By: Shabbir Ahmed
A dark era of killing for power began in the newly independent Bangladesh on August 15, 1975. A group of disgruntled killers committed a heinous crime by killing the founding father Bangabandhu Sheikh Mujibur Rahman and most of his family members. These human-like hyenas killed children as little as four-year old (Mr. Serniabat’s grandson). Bangabandhu’s youngest son (Sheikh Russell) was only ten-year old when he was killed by the notorious killers. The criminals did not spare pregnant women (Mrs. Arzu Moni and Mrs, Sultana Kamal). The cowards came with powerful guns to kill the unarmed family members of Bangabandhu in the dark night of August 15, 1975. As a leader of the people of Bangladesh, Bangabandhu led a very simple life in his own house with a minimum level of security. It was only a few steps required for the killers to enter into his house in Dhanmondi. As I remember, it was a sad and a painful morning on August 15, 1975. The people of all walks of life in Bangladesh became very sad and simultaneously confounded by the horrible event that took the life of Bangabandhu. An eerie silence engulfed the whole country. It was Friday and the grief was all engulfing every moment on that day that I still remember. I never watched a day full of grief everywhere in Bangladesh after August 15, 1975.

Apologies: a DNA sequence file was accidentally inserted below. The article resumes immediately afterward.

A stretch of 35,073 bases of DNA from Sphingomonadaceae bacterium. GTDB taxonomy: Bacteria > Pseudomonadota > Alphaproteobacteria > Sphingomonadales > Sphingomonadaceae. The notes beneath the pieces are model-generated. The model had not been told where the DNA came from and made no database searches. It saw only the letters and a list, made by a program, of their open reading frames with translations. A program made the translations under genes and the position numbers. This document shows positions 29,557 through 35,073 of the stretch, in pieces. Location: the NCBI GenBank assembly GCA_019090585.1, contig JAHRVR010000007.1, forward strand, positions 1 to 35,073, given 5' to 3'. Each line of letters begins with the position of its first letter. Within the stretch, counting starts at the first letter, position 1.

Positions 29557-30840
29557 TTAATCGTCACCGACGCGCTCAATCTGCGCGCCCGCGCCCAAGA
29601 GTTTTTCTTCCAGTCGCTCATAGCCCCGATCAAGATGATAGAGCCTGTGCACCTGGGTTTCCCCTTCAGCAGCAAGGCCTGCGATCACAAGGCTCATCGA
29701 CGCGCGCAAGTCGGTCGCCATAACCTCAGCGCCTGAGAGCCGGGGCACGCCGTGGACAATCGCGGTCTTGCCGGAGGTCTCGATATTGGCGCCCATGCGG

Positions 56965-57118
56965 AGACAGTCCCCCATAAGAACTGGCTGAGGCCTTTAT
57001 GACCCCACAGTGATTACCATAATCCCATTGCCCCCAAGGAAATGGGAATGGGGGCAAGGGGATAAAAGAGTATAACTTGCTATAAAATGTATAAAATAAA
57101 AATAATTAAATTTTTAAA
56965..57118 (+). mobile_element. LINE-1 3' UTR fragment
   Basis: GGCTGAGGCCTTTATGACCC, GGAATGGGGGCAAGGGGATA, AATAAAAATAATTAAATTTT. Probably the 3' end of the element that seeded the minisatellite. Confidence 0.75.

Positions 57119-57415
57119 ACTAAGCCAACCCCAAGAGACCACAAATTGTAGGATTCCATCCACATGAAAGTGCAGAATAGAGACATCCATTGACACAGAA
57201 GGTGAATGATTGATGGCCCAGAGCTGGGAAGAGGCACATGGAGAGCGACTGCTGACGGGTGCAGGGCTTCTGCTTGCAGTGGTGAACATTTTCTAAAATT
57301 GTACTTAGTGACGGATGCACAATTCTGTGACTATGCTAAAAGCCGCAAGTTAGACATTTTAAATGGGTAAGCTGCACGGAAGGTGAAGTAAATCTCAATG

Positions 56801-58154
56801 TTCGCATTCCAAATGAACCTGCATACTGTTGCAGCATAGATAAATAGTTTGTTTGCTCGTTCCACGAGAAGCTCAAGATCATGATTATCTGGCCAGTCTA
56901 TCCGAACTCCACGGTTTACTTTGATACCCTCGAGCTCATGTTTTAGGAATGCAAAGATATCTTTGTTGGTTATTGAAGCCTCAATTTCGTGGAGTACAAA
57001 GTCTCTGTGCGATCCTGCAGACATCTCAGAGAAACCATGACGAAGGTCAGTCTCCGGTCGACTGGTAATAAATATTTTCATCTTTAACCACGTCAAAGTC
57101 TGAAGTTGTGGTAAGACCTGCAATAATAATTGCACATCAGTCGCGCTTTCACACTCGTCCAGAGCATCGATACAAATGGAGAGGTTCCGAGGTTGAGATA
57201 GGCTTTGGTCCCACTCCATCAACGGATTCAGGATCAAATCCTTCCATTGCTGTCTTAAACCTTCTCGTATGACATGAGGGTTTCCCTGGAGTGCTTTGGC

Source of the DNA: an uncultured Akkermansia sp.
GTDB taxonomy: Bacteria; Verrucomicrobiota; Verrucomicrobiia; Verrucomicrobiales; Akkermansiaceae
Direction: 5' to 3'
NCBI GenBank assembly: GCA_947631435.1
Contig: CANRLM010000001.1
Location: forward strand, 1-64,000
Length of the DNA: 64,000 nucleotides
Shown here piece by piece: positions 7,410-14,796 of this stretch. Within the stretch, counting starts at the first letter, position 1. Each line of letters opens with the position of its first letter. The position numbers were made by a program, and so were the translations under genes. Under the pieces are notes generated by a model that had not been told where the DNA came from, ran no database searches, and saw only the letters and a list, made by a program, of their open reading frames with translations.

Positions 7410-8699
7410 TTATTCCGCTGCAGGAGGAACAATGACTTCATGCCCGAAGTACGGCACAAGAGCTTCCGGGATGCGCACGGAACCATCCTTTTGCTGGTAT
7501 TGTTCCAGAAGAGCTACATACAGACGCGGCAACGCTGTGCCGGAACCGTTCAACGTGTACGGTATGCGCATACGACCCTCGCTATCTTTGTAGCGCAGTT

It is true that a tiny group belonging to the evil axis of Razakars, Pakistani collaborators, and the conspirators were happy after the killing of Bangabandhu. They organized to take-over the power under the leadership of the second Mir Jafar named Khondoker Moshtaque of Bangladesh. It was not clear at the outset about the patrons and other cohorts of the killers and the conspirators. We had to wait to see the conclusion. Eventually, the patron of the killers, the beneficiary of the killing, and behind-the-scenes conspirator named Gen. Ziaur Rahman emerged as a strong man just like his Pakistani master Gen. Ayub Khan. This ruthless dictator rewarded some of the killers with jobs in the foreign ministry. Some of the killers were given support for forming a political party with their cadres always carrying fully loaded arms to terrorize the public. All of the killers were given impunity that gave them freedom from the consequences for the heinous crimes that they committed. Under the blessings and patronization of the military dictator Gen. Zia, the killers portrayed themselves as if they were above the law of the land. All these were happening in a country where any unruly acts were possible under the blessing of the Martial Law Administrator Gen. Zia. The conspirators and the killers did a massive propaganda to rationalize the killing of Bangabandhu and his near and dear ones. In their propaganda, they propagated that they were going to bring piece and tranquility along with the prosperity in the country, which was going through some chaos in the post-war Bangladesh. They tried in vain to suppress the glorious history of the struggle of Bangabandhu for the independence of Bangladesh.